Renault says that the EOLAB previews a B-segment car that will materialize in mass production within the next decade. While that gives the automaker plenty of time to switch directions and drop the EOLAB project, it does plan to gradually introduce the weight-savings, aerodynamics and mechanical innovations to existing models over the coming years, helping to improve efficiency across its entire lineup, including the development of a 2L/100km (117 mpg) car by 2020. It identified the EOLAB solutions with that goal in mind, seeking technologies that would be technically and financially viable in the near future.
"Today, most of the market’s hybrid vehicles are higher segment cars with a price tag of more than €40,000 (US$51,700)," says Foquet. "The solutions showcased by EOLAB are much more economical and enable hybrid technology to be used for smaller cars and on a much bigger scale. Our objective is to produce a car with two power sources for the price of one."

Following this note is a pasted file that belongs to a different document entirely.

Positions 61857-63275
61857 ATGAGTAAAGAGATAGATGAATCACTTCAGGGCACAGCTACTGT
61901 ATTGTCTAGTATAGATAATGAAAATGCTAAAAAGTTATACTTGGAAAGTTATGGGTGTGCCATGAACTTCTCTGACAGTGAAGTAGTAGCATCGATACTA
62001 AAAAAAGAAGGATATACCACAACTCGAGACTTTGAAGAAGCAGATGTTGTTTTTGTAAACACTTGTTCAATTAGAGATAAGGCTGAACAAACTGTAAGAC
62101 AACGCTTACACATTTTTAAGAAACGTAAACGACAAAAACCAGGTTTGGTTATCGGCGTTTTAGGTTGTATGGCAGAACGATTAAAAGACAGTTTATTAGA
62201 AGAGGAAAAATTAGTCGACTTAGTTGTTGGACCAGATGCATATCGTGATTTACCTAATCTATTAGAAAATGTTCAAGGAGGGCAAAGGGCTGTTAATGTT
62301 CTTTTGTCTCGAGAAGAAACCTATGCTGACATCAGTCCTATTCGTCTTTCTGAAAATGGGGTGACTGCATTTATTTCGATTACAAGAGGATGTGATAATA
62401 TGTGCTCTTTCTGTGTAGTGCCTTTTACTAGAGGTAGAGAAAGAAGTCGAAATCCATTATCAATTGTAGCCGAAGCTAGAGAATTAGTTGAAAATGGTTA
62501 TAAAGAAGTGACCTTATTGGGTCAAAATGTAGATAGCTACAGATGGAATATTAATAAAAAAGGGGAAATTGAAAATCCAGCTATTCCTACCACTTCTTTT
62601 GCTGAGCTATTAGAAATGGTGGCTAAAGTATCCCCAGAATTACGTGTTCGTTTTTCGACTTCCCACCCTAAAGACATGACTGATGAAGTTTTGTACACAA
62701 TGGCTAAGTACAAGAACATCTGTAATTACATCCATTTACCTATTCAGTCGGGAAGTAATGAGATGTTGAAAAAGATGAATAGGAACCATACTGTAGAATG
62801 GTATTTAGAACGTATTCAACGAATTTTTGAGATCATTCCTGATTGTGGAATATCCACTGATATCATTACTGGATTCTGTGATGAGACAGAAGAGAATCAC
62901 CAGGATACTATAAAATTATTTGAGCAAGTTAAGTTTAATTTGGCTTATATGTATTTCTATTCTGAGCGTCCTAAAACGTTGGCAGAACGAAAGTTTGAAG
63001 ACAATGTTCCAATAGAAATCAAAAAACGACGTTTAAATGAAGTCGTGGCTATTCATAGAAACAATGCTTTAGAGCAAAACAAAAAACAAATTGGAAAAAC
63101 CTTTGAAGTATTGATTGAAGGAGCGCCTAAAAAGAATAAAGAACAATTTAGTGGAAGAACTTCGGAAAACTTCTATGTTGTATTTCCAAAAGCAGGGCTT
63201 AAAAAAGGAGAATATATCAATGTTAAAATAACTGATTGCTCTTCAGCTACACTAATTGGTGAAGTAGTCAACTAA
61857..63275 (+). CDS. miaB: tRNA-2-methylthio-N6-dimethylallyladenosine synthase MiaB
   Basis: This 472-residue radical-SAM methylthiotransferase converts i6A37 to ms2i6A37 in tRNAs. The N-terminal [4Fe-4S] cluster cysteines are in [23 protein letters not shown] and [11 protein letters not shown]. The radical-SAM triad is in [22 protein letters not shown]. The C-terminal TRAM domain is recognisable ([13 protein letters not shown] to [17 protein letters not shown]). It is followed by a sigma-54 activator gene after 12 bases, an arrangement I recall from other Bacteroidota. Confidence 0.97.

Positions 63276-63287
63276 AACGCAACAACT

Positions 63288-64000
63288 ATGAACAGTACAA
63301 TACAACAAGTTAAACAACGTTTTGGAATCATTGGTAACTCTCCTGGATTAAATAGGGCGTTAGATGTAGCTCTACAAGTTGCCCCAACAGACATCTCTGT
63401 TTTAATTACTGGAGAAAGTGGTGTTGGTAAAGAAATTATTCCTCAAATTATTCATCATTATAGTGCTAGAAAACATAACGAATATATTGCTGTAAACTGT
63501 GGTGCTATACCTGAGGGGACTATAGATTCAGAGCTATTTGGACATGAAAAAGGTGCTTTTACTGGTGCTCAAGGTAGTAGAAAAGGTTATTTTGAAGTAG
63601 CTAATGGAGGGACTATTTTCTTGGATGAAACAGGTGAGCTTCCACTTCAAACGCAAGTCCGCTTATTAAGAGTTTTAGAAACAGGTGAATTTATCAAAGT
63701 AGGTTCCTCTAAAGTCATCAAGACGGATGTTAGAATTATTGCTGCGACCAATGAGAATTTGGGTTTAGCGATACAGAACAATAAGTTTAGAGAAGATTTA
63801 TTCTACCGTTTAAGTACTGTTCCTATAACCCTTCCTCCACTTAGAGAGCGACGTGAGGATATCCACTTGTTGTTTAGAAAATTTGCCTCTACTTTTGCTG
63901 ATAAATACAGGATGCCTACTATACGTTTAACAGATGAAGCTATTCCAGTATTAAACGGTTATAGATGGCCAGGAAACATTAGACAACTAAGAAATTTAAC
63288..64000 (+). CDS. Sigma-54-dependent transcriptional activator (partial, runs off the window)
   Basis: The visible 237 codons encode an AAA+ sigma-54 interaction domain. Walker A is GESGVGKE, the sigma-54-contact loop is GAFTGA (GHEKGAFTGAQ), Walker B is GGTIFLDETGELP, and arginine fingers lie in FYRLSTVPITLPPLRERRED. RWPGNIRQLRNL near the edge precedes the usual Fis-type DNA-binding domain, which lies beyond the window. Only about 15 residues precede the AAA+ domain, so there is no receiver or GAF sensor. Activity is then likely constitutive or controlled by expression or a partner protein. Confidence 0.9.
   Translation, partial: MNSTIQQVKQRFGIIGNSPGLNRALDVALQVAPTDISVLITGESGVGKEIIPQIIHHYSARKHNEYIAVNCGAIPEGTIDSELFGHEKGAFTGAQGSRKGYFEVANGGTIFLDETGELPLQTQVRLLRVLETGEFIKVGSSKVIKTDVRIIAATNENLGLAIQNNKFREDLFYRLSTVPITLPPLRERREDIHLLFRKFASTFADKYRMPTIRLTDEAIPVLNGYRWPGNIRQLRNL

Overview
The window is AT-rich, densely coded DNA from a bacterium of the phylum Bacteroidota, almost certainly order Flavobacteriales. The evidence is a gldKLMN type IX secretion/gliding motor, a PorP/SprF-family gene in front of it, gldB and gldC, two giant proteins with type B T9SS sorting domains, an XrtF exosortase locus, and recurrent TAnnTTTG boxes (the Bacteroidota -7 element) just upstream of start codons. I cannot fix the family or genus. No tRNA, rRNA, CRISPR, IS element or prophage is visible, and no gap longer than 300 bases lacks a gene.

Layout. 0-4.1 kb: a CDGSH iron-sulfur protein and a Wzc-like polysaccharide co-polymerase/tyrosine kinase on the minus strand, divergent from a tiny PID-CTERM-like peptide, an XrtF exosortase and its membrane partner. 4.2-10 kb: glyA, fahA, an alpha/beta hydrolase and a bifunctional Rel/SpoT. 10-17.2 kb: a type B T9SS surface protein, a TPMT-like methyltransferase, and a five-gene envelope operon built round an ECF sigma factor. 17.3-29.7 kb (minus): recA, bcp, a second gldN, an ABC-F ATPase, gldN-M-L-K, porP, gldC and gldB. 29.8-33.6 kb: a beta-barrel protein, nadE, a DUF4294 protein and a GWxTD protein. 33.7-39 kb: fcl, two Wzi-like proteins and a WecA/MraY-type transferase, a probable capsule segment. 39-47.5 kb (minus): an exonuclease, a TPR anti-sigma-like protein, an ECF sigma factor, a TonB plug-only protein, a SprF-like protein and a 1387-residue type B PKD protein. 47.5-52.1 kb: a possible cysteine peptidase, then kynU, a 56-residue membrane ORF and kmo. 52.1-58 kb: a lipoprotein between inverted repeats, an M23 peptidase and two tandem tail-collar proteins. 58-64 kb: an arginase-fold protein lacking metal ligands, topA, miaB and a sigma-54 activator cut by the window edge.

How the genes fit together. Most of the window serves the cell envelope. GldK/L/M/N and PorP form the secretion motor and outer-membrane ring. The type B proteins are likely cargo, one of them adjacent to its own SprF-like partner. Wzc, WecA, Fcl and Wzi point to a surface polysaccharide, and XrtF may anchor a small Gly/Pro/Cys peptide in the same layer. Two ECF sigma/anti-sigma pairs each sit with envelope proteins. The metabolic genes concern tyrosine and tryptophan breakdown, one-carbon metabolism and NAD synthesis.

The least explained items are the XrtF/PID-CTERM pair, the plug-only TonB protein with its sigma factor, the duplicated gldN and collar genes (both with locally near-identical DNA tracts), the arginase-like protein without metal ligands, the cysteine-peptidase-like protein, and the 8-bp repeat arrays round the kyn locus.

Renault will show two versions of the EOLAB at next month's Paris Motor Show. The rougher prototype version was built by its engineering department, while the more polished EOLAB Concept was developed within its design department.
"A technology demonstrator is rarely attractive, and a concept car is rarely realistic," says Patrick Lecharpy, vice president of Renault's Cooperative Innovation Laboratory. "That’s why we decided to develop two vehicles as part of this project. The aim was for technology and desirability to go hand in hand, to avoid a result that would be high-tech but cold."
Gizmag will be attending the Paris Motor Show and we anticipate spending some time with both EOLAB versions, updating you with more information and photos. In the meantime, you can get a closer look in our photo gallery and the intro video below.